Over the next few hours, we stumbled across animals every 20 minutes or so. When Karl yelled out that he had spotted a dumbo, I whooped with excitement: this would be our first shots of the dumbo with a new lens, and I was excited to see the level of detail that would come out of it. But this particular dumbo didn’t want to tango, and despite Karl’s repeated approaches with the sub, the dumbo just sank further down into the sand, clearly not in the mood for a late night dance.
And so we motored on.
One of our best finds of the night was the largest and ostensibly oldest rattail fish (also known as grenadier) that Karl has ever seen. Usually, these fish are graceful and undulating, almost hypnotic. But this grizzled grenadier was about as coordinated as a blind-folded five year-old trying to hit a pinata. In an act of aggression or more likely failing vision, the grenadier swam upside-down at full force towards the sub, crashing into the viewport. Its curiosity made for some great filming and close-up shots.
Before we called it quits around 10:30, we were able to catch a dumbo octopus in mid-water, and briefly, a dogfish swimming away from the sub.
The criteria for a sleeping spot were not terribly complicated: we needed to find a sandy area that preferably had some rocks that could keep us from sliding down the slope. Particularly with bait attached to the bumper, a shark could move us around (a lovely thought). For most of our dive, we had come across alternating areas of steep, sloping sand and rocky debris. We happened upon a sandy area, and Karl let out some air from the ballasts tank; the back of Idabel rocked back into the sand, while my sphere still bobbed, slightly suspended in the water.
As I started to rearrange the already cramped passenger sphere, a quick stab of anxiety began to perforate my phlegmatic demeanor. Why, exactly, had I signed onto sleeping in a 4 and a half foot diameter passenger sphere with a full get-up of camera equipment and a 6-foot human? “Oh, but it’ll be such an adventure,” my 5-hour ago self had said to me, “sleeping under a sky of bioluminescence rather than stars!”
Karl laid out a thermarest pad as I arranged the pillows next to the passenger sphere window. Donned in two pairs of wool socks, a winter hat, fleece jacket, and spandex pants, I slid under the layers of cotton sheet, fleece blanket, and sleeping bag. And still…it was cold. The only way to fit ourselves through the opening of the passenger sphere comfortably was for one of us to lay on our back, both of us to lay on our sides, or one of us to lay on our side. On top of us, we also had lithium hydroxide “blankets” (the same used in the space station) to absorb carbon dioxide (in other words: to keep us alive).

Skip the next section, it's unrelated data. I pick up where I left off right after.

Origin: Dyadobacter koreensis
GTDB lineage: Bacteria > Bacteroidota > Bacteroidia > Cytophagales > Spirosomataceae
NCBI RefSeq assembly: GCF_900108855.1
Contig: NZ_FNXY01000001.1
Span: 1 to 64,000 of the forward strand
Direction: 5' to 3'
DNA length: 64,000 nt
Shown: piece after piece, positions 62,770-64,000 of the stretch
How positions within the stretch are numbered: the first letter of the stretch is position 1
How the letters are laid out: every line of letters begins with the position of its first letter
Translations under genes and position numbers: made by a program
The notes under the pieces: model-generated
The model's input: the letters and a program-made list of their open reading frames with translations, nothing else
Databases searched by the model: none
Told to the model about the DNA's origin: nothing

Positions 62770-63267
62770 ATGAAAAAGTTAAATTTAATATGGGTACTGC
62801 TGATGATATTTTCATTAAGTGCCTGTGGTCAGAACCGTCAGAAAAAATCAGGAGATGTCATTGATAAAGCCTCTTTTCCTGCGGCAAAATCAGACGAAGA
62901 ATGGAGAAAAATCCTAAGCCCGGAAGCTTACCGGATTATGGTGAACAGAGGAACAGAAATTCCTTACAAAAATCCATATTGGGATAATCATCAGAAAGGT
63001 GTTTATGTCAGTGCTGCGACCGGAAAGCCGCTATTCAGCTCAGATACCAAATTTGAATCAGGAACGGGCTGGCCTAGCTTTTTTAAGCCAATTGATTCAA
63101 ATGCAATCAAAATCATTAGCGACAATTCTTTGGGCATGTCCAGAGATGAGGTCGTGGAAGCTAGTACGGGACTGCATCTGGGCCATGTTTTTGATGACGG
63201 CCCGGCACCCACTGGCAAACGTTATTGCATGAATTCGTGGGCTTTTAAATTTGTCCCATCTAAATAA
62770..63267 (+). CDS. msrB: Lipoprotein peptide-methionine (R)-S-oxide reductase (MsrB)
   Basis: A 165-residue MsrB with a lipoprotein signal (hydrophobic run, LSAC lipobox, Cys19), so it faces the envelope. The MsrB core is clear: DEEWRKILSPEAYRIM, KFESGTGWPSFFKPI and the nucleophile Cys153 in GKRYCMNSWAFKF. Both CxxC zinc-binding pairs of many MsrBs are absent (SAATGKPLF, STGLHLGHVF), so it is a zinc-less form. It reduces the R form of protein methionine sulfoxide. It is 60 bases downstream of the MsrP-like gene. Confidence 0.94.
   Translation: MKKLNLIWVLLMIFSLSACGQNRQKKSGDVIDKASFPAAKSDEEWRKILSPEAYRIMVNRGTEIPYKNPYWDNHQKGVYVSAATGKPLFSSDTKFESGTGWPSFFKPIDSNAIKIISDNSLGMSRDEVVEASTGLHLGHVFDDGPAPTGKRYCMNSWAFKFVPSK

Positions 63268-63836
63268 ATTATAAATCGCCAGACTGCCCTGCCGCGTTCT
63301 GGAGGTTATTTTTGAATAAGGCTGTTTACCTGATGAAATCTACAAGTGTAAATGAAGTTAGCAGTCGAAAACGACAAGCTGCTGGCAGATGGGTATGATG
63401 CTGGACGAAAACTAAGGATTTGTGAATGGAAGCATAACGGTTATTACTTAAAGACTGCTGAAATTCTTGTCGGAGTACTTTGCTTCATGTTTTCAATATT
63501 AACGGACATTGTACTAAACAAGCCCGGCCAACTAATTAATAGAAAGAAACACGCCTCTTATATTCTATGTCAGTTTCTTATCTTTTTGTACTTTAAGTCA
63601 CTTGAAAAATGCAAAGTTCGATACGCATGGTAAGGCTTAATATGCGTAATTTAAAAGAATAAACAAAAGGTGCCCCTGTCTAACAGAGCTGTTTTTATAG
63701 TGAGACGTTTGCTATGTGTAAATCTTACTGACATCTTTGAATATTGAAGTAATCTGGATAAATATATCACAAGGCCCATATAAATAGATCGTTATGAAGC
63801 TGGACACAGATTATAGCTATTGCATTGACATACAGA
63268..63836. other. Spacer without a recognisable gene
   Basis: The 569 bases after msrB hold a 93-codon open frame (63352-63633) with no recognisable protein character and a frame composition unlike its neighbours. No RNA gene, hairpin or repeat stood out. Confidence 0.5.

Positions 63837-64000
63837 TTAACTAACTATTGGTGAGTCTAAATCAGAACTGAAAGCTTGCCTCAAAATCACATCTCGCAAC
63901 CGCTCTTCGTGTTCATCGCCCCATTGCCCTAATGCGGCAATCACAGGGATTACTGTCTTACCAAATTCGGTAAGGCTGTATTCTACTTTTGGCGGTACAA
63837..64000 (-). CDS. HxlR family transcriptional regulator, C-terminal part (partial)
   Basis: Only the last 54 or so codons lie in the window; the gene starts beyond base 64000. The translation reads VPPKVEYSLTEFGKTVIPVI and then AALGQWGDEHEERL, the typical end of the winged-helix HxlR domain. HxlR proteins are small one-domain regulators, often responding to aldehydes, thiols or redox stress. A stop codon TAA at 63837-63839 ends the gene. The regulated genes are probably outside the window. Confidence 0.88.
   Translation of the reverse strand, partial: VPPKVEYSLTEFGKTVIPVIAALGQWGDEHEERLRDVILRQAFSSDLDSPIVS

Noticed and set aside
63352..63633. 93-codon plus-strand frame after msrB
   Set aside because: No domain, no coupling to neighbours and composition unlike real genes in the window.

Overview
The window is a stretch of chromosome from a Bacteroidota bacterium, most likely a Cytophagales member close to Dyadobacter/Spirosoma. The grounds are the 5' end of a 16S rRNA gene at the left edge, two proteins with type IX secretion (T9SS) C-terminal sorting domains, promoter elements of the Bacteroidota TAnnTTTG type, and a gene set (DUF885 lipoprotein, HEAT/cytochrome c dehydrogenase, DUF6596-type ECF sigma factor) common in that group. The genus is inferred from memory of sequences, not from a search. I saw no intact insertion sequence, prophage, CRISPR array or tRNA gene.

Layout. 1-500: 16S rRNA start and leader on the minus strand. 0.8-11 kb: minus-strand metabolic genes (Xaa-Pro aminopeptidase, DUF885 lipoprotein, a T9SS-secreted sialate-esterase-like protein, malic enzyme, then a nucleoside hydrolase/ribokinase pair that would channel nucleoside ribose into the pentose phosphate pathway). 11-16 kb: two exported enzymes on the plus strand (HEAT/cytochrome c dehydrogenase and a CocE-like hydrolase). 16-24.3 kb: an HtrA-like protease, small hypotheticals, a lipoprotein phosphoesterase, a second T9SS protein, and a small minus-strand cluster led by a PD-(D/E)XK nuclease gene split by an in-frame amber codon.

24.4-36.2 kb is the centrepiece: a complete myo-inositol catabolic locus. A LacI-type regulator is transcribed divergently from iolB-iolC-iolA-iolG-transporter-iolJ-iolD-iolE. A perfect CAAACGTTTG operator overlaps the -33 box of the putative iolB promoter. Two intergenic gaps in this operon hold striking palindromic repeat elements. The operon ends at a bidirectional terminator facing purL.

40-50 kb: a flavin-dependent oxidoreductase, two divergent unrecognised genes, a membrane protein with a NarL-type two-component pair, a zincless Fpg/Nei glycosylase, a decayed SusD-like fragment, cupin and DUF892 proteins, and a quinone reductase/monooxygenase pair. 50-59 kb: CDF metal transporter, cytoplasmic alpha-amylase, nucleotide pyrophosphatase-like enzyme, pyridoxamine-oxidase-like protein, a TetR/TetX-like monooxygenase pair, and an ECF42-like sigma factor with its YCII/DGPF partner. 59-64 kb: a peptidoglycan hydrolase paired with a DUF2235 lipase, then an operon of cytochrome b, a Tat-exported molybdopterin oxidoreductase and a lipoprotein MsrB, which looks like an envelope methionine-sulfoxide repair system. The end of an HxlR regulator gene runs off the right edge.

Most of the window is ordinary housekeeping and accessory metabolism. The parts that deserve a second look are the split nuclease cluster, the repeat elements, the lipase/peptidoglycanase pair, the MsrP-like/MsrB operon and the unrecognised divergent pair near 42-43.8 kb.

So this is how the night began: a 45-minute crescendo of nervous conversation that ended with the culmination of my worst fears combined (total darkness in a tight space). Knowing that I would be completely anal-retentive about oxygen levels, Karl had suction-cupped the oxygen level monitor directly in front of my face. After he opened the oxygen tank valve and cranked us up to 24% O2, so began the 30-minute cycle of activity that characterized our night under the sea:
Karl turns to lay flat on his back. I turn to lay on my side. Karl snores, which jolts me awake, and I frantically turn on my light and look at the oxygen levels. Shuffling of lithium hydroxide blankets. I turn to lay on my back. Karl lays on his side. I snore, which jolts me awake, and I frantically turn on my light and look at the oxygen levels. Shuffling of lithium hydroxide blankets. Repeat 10-12 times.
It was uncomfortable. But there was a moment where I opened my eyes to see the bioluminescent outline of an animal passing over the viewport. And I thought – well, here I am. There’s only so much fear you can hold on to when absolutely nothing terrifying is happening. My mind had been stuck in the elaborate “what ifs” of sleeping 1300 feet below the surface. At 5:30 am when I woke Karl up, either because my mind had come to grips with logic or it was just too fatigued to continue the endless cycle of hypothetical doomsday scenarios, I finally felt the peace of silence and the singularity of that experience.
We returned to Half Moon Bay within two hours of waking up. Footage of a catshark, tinselfish, and sea robin completed our shot list for the day, as we turned home exhausted and ready for another night’s sleep. Upon hauling the sub out of the water, we found the rooster caught between the bumper and hull of the passenger sphere – inaccessible for a hungry shark. Karl claims he felt a bump in the night – maybe a frustrated shark had tried to snatch a bite after all. I guess we’ll never know.